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Thread: Another gear oil question

  1. #1
    Join Date
    Dec 2006
    Location
    Ellerslie, Ga
    Posts
    5

    Default Another gear oil question

    I have a D8 2u that I want to change the oil in the transmission and final drives. What is the correct weight oil to use for the transmission and for the final drives?

    As for the engine, I have been told that a 40w was always used in the engine. I plan to change this oil also.

    The next time I have the D8 out of the barn I will take some pictures to post of the tractor and also of the pull scraper that I have, which I need some help on.

    If climate is a factor in what weight oil, I live in west central Georgia. A cold day to work outside around here is temps in the low 20s.

  2. #2
    Join Date
    Dec 2006
    Location
    Oakland City, Indiana
    Posts
    23

    Default lube in D8

    this will get you close
    Rotella 15W40 in engine, can be ran in transmission too if it has a filter and lube pump to supply oil to all gears and bearings.

    Final drive has no lube pump or filter, and most run 50W engine oil there...we are thinking of changing to synthetic in the final drives...in the old days they ran 90W in the finals, but most books have changed that by now.

  3. #3
    Join Date
    Nov 2006
    Location
    iowa
    Posts
    27

    Default final and trans oil

    I run 140 w green mineral oil in my old cats. They only get run in the spring summer and early fall. the 140w leaks less out of bad seals than the 90w. My oil supplier said this is the best oil for me to use bc the new hp lubes could potentially damage brass and bronze that may be in the bearings. the degergents in the new hp lubes will also make leaks worse. The green mineral oil is detergent free and therefore does not break down or become acetic. Everyone has different ideas but i hope this helps you some.
    Beau nelson

  4. #4
    Join Date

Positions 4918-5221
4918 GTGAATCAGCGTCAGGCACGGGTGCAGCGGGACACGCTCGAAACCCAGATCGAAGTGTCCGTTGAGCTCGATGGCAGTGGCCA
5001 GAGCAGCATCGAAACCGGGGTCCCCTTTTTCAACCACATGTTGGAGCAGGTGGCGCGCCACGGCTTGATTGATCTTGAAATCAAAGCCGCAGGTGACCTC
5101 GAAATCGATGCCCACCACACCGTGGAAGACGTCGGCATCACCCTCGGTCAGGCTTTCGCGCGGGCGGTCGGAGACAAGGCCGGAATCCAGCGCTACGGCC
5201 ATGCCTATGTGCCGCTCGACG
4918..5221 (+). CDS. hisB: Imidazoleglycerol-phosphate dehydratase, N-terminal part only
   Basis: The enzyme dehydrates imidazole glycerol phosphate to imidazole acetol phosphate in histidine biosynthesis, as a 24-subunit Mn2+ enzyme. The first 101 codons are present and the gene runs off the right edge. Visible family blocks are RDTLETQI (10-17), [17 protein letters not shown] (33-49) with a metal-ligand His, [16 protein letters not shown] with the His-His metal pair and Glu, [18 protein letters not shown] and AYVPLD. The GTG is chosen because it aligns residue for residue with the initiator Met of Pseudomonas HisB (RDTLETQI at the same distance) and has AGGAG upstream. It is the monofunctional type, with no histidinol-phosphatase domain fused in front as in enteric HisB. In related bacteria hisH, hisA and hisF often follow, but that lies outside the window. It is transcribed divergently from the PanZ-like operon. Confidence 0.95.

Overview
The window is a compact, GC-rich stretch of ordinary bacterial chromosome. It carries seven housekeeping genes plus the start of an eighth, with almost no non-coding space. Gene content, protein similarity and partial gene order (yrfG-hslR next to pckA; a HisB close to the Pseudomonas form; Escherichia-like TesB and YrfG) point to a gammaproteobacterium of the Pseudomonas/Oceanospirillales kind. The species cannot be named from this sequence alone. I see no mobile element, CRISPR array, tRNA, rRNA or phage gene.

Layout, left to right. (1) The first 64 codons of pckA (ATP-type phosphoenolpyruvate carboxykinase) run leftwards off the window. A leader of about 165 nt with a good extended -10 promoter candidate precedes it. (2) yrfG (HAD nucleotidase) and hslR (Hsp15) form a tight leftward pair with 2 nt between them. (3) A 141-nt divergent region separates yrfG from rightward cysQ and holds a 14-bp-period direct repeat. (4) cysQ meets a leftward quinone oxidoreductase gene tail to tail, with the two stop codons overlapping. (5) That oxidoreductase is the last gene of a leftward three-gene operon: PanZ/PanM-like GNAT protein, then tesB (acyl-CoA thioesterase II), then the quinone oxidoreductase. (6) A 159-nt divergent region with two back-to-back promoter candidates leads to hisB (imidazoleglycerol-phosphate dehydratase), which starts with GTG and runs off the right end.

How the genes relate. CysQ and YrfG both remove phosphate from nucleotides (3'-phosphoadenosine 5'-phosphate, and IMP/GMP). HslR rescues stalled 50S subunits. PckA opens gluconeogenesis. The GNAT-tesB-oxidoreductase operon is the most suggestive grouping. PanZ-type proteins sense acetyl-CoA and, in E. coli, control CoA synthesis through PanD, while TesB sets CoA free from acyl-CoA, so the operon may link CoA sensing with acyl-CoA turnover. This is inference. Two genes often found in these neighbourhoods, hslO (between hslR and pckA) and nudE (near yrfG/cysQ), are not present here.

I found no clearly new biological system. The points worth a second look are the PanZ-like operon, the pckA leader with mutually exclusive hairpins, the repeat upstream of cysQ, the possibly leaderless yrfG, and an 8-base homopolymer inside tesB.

Nov 2006
    Location
    San Luis Obispo,CA.
    Posts
    145

    Default

    30 or 40 wt in the engine, do not use a multi vis oil in these old engines, 90 wt in the trans and finals, unless you have a little seepage then I would use the 140 in the finals.

  5. #5
    Join Date
    Nov 2006
    Location
    Plains of NW Kansas
    Posts
    514

    Default Engine multi-vis oil

    I have used 15W-40 in the D4 and 112 (both are 315 engines) for many, many years and have never had any problems. It keeps them squeaky clean too!! I use the same engine oil in them that I use in my Green machines!! For tranny and finals I use 90W. I never run them below 0 degrees F as it is too cold anyway!!
    D4Jim
    D47U (1950), 3U 112 Grader (1949), Cat 40 Scraper ACMOC Member 20 years

  6. #6
    Join Date
    Dec 2006
    Location
    Ellerslie, Ga
    Posts
    5

    Default

    Thanks everybody for the info.

    After reading some of the respondes I have another question. I assumed what is in the trans right now is maybe 90w. The trans does have a filter. Would a 90w oil flow okay thru this filter with out crushing it?

    If the weather is good New Years day I plan to do an oil change and get some pictures.

  7. #7
    Join Date
    Nov 2006
    Location
    Southern Maine
    Posts
    82

    Default

    you shouldn't have any problem with gear oil running thru a filter. The rear axle in my freightliner truck (front one ) has a filter mounted on it and it is the same filter chevrolet uses for an oil filter on their engines. I am running 140 wt and change the filter every 50 thousand miles or so.

    George

  8. #8
    Join Date
    Nov 2006
    Location
    Corralitos, Ca.
    Posts
    15,121

    Default

    Either 90wt for average ambient temperatures or 140wt in hot climates is correct.

  9. #9
    Join Date
    Dec 2006
    Location
    Tolono,IL
    Posts
    83

    Default

    Quote Originally Posted by Aaron View Post
    30 or 40 wt in the engine, do not use a multi vis oil in these old engines, 90 wt in the trans and finals, unless you have a little seepage then I would use the 140 in the finals.
    I have a pamphlet distributed by Caterpillar from the 50's on service and care of D2's-D8's in a illustrated cartoon format and it specifically says not to use a straight weight oil in the engines as it needs the additives to remove carbon and other deposits. The general rule of thumb I was always told was if the engine has a full flow filter, ie from the pump directly to the filter, use a multi-grade oil as the particles will stay in suspension and be trapped in the filter. If the engine does not have a filter, like some old gas tractors, use straight weight so the particles can settle out and be drained with oil.

  10. #10
    Join Date
    Dec 2006
    Location
    Cypress, TX
    Posts
    198

    Default

    I'm a little confused. I always understood the issue with the filter fitted engines was detergent in the oil to keep particles in suspension so the filter can do it's thing. I thought the multi viscosity was developed to allow a greater range of operating temps???

    Happy new year to all

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